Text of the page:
Tuesday, April 5, 2016
It’s been 39 years since the words “May the force be with you” were uttered. During that time we’ve had two sequels and then gone back to see the earlier portions of the story of STAR WARS told on three more films. Some were good, most were great. We were witness to an unspeakable evil and the birth of a new hero. There was magic when that first film came out, an unexpected mega-giant of a film franchise where story always came first. That legacy carries on as we venture into a new set of heroes combined with the old.
So the story first. On a mission to get information back to the resistance, pilot Poe Dameron (Oscar Isaac) is captured by the First Order but not before he passes that information on to his droid, BB-8. As the First Order kills everyone in the village Poe was in, one of the Stormtroopers (later named Fin and played by John Boyega) develops a conscience and wants nothing more than to leave the Order. And so he helps Poe escape.
Fin and Poe crash with Fin the only apparent survivor. He looks for help and comes across Rey (Daisy Ridley), a scavenger of parts who has found BB-8. As the First Order attacks the planet, Rey and Fin jump into the only spaceship in the port to escape, a beat up old piece of junk that we fans immediately recognize as the Millennium Falcon.
They get away only to be captured by a freighter no doubt trying to collect the bounty on their heads. But when the doors open who should appear but Han Solo (Harrison Ford) and Chewbacca. Which of course leads to yet another encounter with several parties that Solo owes money to resulting in the release of some terrible creatures he has captured and another barely making an escape moment.
We learn as the movie continues that with the demise of the Empire the dark side has given rise to a new group, the earlier mentioned First Order. Led by the Supreme Leader Snoke (Andy Serkis) this group is still at war with the resistance which is still led by Gen. Leia Organa (Carrie Fisher). Snoke’s main enforcer, a replacement if you will for Darth Vader, is one Kylo Ren (Adam Driver), the son of Leia and Han. Kylo was trained by Luke only to destroy the rest of the Jedi Knights in training which caused Luke to blame himself and leave everyone behind. The information BB-8 possesses is a map to Luke and both the resistance and the First Order want to find him. Toss in a new death star on steroids, a few spaceship dogfights and a lightsaber duel and you have a welcome addition to the series.
The extras on this package will keep you busy for hours. Included are a full length documentary on the making of the film called SECRETS OF THE FORCE AWAKENS. Also are featurettes that include one with a table read by the cast, the creations of BB-8, crafting the creatures in the film, the development of the lightsaber duel, a look at John Williams creating movie for the seventh time in this series of films and a look at ILM and the effects team. Deleted scenes have also been included. Best of all is that the digital version of the film included you can watch the movie anywhere, any time. That’s always a worthwhile bonus.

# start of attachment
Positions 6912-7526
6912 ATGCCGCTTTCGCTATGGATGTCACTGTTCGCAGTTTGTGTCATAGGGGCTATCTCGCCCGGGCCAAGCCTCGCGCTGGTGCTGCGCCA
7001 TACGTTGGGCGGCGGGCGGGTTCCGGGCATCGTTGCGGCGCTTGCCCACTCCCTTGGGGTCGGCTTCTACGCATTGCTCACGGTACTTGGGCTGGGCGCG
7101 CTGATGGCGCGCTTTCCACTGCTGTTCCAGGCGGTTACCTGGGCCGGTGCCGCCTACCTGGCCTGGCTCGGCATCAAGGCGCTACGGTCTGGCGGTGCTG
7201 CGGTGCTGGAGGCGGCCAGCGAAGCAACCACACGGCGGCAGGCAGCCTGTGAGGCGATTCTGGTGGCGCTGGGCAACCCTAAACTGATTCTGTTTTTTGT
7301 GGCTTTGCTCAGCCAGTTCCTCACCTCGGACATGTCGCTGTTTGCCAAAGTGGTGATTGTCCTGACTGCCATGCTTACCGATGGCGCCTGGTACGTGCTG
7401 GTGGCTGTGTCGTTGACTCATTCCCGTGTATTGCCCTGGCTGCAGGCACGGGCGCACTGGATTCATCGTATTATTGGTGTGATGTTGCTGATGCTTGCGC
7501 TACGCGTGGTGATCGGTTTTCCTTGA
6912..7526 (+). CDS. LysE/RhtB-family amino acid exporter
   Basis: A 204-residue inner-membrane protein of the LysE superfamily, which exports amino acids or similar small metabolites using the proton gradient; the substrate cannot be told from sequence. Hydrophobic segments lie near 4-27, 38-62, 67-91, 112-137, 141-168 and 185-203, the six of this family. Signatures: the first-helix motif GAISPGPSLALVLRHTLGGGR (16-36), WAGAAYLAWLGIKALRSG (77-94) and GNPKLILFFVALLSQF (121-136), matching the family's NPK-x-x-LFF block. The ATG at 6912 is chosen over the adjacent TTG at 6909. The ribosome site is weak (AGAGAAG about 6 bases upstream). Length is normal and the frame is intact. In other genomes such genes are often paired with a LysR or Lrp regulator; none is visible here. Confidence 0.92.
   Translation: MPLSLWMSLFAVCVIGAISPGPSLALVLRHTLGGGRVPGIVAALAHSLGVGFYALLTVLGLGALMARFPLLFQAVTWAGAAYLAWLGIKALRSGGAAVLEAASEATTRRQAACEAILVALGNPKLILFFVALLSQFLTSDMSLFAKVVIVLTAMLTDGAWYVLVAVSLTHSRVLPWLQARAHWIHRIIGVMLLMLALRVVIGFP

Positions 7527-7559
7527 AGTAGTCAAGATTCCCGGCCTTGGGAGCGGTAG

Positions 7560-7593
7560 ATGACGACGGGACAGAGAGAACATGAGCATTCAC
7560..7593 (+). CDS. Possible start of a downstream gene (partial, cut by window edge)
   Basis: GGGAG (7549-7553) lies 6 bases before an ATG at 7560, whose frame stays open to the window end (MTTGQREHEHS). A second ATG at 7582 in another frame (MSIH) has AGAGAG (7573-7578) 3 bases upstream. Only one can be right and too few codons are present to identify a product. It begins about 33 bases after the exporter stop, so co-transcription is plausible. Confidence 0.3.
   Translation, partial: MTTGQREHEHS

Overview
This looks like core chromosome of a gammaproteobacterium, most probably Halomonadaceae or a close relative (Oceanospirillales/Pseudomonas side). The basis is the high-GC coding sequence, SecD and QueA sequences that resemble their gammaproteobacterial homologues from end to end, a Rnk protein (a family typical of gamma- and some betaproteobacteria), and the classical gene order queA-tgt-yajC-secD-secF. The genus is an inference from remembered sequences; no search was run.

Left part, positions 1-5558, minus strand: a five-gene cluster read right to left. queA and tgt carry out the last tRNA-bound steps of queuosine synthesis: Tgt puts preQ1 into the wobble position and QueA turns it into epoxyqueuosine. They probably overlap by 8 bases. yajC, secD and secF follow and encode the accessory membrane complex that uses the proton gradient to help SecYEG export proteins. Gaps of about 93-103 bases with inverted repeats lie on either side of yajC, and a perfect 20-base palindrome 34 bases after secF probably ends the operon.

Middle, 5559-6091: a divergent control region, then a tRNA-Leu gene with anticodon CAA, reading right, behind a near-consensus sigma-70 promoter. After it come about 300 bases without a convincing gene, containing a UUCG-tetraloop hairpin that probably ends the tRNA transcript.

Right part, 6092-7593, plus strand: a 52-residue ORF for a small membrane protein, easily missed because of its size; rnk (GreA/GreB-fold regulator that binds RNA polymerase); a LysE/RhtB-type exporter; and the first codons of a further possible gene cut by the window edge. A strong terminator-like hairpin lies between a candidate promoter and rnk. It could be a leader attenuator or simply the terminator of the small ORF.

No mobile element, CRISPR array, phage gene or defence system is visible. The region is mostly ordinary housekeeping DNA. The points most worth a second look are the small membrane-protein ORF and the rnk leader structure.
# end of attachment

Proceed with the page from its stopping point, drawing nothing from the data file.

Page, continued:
Now that we have the story and extras out of the way let’s talk about this movie. As a fan let me say it delivers on all levels. It’s great. It inspires. It does all the things that every one of the previous films has done but leaves behind the things fans didn’t like about episodes 1-3 and returns the things we loved about 4-6.
The first of those is the hero. Some might consider a hero to be a person who picks up a gun at the right time. But as this film shows there is more to being a hero than that. A hero is someone who has a cause, a cause that he/she is willing to fight for and lay down their life for. This film has an abundance of heroes, old and new. It’s nice to see a film in today’s world that presents a hero for what they should be.
The movie has a tremendous story that at times feels like a rehashing of sequences from previous films while being its own movie at the same time. It feels great to see the old characters brought back to tie into the earlier films and at the same time the new characters are ones that there is little doubt we will develop the same affection for with each new movie. The effects are mind boggling, as always the best of the best and most up to date to be found and yet the movie doesn’t rely on just the effects.
There is something much more to this movie that isn’t seen on the screen. That’s the love for these movies, for these characters, that is felt by every single person who has grown fond of the films. I saw this film in the theater and I think I enjoyed it more this time around, not having to learn who was who.
But there was one thing that happened while watching it this time that happened on my first viewing. That was a feeling of joy at seeing these people reunited again, of seeing those familiar things like the Millennium Falcon on screen and realizing that these stories, this mythology, will carry on.